We are with Bolod Namkhai, in the blue jacket, who is the owner of Bolod's Guesthouse,
where we stayed in Ulan Bator. He also runs a travel service, and arranged all of our tours.
On the right is our guide, Eric. If you ever go to Mongolia, be sure to have Bolod arrange
everything for you. His website is http://www.bolodtours.com/.
We left early in the morning for a four day tour or the countryside. We are with the
driver Dawa and Eric.
There are few paved roads once you get a few miles outside the capital. In fact, the
roads are often ad hoc, where ever you want to drive.
You are not going to believe this, but it is really true. When traveling outside the cities
there is no place to stay. No hotels, no guesthouses. But every ger is a potential
hostel. This hospitality is a matter of necessity in the harsh climate. Historically,
the people never charged a guest, but recently have taken to asking about $4
per person. About an hour or two before dark the driver took out his binoculars
and started looking across the plains for sheep. The reason for this is that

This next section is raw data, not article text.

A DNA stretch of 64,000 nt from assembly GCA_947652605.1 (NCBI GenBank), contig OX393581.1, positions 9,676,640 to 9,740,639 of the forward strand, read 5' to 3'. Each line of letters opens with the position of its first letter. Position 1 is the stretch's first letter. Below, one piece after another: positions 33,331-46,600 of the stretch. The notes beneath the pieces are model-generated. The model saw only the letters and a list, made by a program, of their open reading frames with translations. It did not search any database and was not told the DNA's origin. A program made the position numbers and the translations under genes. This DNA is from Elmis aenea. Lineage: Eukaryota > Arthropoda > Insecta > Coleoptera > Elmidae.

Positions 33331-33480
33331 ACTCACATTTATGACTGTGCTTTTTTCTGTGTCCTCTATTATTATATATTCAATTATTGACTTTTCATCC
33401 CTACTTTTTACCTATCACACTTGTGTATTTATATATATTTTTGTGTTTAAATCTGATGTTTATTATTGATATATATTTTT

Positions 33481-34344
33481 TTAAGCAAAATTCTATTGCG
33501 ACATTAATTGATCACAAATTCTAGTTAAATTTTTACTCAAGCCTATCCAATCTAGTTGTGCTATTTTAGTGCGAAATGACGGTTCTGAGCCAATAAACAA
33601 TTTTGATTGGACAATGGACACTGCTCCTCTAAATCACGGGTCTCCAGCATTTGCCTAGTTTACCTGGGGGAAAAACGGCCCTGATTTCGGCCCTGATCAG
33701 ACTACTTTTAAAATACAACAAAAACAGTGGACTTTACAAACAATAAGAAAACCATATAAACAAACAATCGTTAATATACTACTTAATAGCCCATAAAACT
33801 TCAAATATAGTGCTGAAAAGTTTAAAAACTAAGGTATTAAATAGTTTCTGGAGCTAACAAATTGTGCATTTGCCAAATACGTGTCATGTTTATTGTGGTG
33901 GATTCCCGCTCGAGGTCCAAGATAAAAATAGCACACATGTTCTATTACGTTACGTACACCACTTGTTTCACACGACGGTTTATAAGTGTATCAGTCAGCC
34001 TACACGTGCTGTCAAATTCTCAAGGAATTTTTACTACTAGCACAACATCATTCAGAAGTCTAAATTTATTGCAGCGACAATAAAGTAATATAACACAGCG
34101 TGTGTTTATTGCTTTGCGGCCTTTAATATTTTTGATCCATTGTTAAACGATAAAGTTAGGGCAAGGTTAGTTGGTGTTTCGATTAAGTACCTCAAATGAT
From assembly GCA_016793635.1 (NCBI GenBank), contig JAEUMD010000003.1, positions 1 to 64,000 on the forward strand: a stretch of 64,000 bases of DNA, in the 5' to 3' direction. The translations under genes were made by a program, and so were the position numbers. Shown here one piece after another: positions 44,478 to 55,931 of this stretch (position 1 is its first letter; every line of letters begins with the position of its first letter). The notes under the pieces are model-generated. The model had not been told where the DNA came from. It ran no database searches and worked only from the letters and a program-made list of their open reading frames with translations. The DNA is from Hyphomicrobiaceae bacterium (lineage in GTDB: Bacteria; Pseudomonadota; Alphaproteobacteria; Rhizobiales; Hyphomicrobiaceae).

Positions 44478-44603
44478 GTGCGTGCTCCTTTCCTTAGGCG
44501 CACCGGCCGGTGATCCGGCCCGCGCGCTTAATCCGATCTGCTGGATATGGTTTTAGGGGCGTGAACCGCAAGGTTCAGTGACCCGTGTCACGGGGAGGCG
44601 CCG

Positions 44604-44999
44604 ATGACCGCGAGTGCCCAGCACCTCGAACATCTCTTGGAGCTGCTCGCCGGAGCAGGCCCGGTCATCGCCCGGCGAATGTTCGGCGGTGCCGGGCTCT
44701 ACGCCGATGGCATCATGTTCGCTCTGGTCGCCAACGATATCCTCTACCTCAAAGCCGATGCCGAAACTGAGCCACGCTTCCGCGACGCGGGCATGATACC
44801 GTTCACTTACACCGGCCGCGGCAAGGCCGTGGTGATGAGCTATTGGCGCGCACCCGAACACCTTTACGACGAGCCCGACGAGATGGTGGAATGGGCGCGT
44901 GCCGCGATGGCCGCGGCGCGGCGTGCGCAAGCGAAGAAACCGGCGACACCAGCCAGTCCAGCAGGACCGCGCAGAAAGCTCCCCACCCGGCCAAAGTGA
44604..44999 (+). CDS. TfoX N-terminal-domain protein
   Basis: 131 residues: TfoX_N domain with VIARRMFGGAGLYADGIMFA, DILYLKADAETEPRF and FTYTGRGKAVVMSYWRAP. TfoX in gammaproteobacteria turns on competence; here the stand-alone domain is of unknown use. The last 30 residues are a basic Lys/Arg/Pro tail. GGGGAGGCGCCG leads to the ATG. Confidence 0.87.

there are a lot more sheep than gers, and where ever there are animals,
there are humans. This couple seemed happy to provide us with not
only very warm accommodations, but also a traditional Mongolian
meal of noodle soup and dried meat.
At Home on the Steppes
The Mongolian nomads must be the most hospitable people in the world. I asked our hosts
if people often dropped in on them like we did. They said that it happens about once per year,
but that we were the first foreigners. Their hospitality was very much appreciated.
High Tech Living
It is not unusual to see solar panels and satellite dishes outside gers. This one even
had a refrigerator. The billboard for a cell phone company advertised no roaming
charges. This must be an attractive feature for nomads, who pick up and move
four times each year.
Thirteenth Century Mongolian Village
Five small villages of structures in common use in thirteenth century Mongolia have been
reconstructed for tourists in a park outside Ulan Bator. Striking similarities can also be
seen in the Mongolian language and that of the American Indians.
This woman in the reconstructed thirteenth century Mongolian village shows how
a rug was made back then.
Birds have long been used for hunting on the steppes.
Tourists can have a ride on an animal from the Silk Road.
Home Sweet Home
A thirteenth century warrior and his princess.